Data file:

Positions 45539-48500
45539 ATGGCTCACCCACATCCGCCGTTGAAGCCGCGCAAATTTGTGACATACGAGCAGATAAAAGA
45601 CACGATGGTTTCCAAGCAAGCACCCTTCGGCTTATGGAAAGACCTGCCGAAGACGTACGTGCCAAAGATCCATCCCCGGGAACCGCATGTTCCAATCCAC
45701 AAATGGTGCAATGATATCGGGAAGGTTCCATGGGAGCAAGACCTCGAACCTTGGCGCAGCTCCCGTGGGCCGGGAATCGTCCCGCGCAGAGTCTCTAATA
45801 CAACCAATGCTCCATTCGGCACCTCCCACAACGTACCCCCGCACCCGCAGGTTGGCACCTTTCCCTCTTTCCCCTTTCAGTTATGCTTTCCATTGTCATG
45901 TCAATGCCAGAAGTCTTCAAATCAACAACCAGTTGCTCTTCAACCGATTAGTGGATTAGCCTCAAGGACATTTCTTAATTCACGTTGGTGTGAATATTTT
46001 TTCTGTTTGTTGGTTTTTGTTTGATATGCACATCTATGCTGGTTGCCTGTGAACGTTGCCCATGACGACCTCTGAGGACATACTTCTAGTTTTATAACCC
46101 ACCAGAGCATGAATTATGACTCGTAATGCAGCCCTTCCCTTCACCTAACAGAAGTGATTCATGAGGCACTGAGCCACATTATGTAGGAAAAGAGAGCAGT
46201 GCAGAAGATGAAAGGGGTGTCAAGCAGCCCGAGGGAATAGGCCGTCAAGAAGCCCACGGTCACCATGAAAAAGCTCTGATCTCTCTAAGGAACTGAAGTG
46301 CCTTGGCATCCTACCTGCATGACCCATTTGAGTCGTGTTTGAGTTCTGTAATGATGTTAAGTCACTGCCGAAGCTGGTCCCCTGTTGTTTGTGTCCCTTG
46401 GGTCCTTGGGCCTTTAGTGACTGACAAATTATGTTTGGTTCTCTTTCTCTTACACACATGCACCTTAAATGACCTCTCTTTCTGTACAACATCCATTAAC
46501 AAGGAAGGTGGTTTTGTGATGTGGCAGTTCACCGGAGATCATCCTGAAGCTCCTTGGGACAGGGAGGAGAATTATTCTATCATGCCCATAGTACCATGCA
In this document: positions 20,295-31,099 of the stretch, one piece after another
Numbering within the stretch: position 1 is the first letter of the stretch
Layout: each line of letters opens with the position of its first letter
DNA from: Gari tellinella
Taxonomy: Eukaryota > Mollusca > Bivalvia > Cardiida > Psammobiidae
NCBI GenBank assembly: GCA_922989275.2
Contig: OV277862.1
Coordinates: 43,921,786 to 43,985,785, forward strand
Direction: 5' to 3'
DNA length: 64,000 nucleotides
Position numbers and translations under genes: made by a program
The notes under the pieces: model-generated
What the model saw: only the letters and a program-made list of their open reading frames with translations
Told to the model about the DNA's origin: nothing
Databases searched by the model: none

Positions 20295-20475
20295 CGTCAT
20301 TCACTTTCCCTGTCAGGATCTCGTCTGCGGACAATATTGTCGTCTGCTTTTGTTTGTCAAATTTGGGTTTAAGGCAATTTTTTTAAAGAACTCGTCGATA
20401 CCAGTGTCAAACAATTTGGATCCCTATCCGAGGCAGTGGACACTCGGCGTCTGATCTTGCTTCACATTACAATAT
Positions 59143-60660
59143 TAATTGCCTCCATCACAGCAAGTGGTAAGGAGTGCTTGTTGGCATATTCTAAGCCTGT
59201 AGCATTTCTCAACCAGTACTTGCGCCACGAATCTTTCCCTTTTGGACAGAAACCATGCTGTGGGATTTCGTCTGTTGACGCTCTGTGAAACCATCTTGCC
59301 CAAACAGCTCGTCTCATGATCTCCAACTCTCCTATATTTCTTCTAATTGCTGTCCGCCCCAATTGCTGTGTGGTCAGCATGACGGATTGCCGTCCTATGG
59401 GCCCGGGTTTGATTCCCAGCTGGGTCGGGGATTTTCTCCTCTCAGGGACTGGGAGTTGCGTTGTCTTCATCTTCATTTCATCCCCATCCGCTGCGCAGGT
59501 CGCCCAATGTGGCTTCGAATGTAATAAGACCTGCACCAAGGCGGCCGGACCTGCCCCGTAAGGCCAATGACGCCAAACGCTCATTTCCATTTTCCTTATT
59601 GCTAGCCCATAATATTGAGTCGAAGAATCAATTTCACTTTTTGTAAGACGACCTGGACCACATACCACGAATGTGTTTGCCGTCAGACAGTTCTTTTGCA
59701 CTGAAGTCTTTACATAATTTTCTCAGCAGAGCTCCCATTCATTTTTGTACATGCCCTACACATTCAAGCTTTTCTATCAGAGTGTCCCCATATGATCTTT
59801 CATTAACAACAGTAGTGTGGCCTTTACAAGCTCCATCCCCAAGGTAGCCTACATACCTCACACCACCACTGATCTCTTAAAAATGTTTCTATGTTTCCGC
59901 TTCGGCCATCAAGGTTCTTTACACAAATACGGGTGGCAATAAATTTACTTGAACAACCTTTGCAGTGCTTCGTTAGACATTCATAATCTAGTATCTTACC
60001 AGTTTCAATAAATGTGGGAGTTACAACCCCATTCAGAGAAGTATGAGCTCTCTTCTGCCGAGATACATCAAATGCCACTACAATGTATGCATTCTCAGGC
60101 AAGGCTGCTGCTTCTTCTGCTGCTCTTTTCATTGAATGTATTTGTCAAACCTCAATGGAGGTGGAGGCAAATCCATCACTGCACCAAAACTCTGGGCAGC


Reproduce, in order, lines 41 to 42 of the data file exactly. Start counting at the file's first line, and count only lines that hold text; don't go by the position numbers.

59901 TTCGGCCATCAAGGTTCTTTACACAAATACGGGTGGCAATAAATTTACTTGAACAACCTTTGCAGTGCTTCGTTAGACATTCATAATCTAGTATCTTACC
60001 AGTTTCAATAAATGTGGGAGTTACAACCCCATTCAGAGAAGTATGAGCTCTCTTCTGCCGAGATACATCAAATGCCACTACAATGTATGCATTCTCAGGC